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n111ma 0
Nice rescue... Semper Paratus!
Jason Rhew 0
I heard this play out over Miami center and Gaurd 121.5 on my way to MYEH
Rick Beach 0
Interesting, Jason. Can you shed any additional light on how it went down? Folks on the COPA forum went looking for ATC recordings but didn't find the right sector.
tim mitchell 0
why would anyone ever want to fly over water and high terrain in a single engine plane
I see your point, but I would have to answer it by saying, because they had an airframe chute...and a raft on board. I bet its a puckering experience to have that rocket motor rip that chute out from right behind you.
I know your right. Got to have faith in that thing to deploy instead of driving it on. No doubt that if the chute deploys properly the landing will be much gentler though. If it tangles or streams then look out below!
I have read in the maintenance manual and the POH that the aircraft must be in a very specific configuration before the chute is deployed. From what I have heard, the impact can still be pretty rough. The seats in this bird are engineered with "crumple zones" to help with force on the spine. I would think, in order to deploy this system properly, you have to be one cool cat, and really rely on training that you hope you will never have to use. I'm glad to see, that it seems, these folks are okay. Now...what caused that engine trouble...?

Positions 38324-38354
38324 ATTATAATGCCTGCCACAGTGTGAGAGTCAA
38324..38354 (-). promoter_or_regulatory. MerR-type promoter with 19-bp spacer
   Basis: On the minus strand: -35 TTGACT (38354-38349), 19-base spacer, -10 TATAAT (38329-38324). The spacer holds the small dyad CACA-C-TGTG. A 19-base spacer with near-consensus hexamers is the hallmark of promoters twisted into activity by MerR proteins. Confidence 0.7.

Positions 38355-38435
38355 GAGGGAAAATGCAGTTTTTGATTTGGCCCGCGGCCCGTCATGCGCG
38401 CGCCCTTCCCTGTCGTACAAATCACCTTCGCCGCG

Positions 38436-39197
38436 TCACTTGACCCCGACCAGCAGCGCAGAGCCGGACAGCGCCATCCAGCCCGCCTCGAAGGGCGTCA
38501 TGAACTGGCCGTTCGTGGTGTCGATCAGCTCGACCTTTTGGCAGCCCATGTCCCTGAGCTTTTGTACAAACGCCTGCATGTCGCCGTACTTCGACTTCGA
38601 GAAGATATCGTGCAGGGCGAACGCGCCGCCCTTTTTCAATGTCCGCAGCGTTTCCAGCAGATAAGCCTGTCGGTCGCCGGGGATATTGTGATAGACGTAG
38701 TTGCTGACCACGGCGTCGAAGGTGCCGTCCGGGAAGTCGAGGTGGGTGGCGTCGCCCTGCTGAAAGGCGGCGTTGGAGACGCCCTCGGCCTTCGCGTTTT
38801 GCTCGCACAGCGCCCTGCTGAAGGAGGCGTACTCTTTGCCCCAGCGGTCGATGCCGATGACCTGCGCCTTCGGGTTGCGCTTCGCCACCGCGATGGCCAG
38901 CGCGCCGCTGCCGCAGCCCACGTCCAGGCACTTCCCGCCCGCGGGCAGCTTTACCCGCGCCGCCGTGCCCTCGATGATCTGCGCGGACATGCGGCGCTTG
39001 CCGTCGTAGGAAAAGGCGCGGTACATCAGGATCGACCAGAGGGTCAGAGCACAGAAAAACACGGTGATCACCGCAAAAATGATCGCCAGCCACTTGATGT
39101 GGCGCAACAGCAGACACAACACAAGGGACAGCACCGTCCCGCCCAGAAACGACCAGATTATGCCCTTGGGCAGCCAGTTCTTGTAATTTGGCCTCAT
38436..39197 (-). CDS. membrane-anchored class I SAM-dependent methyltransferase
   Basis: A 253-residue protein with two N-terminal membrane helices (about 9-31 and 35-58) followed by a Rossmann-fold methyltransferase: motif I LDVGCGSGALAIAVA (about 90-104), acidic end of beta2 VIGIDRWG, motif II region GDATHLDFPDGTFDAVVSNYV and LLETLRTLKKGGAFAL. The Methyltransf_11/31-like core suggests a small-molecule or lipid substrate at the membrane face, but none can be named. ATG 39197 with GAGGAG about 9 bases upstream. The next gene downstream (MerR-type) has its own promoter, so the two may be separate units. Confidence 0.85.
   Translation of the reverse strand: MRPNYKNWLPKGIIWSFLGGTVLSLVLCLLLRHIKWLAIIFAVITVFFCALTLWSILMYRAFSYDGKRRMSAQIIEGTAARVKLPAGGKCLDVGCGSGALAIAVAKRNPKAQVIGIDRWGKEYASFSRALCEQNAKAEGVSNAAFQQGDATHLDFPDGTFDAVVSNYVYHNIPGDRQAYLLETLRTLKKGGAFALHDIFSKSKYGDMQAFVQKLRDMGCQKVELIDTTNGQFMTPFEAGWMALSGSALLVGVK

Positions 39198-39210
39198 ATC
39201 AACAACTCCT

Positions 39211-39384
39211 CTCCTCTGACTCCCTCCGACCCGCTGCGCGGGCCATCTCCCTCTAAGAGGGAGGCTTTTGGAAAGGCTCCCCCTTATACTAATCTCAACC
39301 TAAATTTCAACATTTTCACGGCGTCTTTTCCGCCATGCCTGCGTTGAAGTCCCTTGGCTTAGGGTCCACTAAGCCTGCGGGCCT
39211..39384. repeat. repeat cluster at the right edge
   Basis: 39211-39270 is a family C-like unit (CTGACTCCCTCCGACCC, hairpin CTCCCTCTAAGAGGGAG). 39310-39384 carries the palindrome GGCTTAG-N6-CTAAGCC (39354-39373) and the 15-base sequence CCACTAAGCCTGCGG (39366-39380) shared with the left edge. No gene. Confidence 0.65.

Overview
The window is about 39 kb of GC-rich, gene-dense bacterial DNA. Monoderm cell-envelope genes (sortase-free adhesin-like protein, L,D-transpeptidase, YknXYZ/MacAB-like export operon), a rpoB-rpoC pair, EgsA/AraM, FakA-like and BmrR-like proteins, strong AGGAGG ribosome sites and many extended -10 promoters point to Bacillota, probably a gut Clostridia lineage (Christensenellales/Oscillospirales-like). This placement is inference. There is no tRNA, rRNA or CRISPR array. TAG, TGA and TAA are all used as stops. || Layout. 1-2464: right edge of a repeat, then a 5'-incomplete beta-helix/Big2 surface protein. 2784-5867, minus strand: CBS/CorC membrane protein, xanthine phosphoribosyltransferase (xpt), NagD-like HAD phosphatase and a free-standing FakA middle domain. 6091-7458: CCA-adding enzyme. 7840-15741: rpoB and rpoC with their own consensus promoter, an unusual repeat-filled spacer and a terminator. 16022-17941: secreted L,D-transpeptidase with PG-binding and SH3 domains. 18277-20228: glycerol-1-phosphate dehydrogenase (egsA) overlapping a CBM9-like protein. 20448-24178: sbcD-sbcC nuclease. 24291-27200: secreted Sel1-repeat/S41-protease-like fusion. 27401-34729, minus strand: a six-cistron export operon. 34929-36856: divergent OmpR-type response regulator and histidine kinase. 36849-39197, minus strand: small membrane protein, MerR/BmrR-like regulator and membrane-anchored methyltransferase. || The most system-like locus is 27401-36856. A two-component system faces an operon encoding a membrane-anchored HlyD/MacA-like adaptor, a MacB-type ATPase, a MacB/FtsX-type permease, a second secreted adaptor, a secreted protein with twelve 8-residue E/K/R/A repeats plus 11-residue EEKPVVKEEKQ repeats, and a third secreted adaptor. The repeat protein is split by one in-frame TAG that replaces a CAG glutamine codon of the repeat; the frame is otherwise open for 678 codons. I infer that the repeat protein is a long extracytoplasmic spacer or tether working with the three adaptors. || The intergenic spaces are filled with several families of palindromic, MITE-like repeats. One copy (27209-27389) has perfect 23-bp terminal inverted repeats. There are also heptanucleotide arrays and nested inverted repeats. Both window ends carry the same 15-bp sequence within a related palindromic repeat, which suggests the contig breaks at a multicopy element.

Rick Beach 0
Despite what is in the POH or other Cirrus publications, actual experience varies widely. Certification tests at the maximum demonstrated airspeed of 133 KIAS determined that the loss of altitude was 920 feet from a 1-1/2 turn spin or 400 feet from level flight. Actual experience shows that the system worked at airspeeds from 34 to 187 KIAS, loss of altitude was 200 to 894 feet, and aircraft attitude include inverted, spins, spiral dives and about 90 degree banks. The rocket extracts the parachute and stretches the risers to full length in just a couple of seconds. Pretty amazing design that has worked in a variety of actual conditions. 100% of the deployments within design parameters were survivable.
Huh...right on boss, if you say so...


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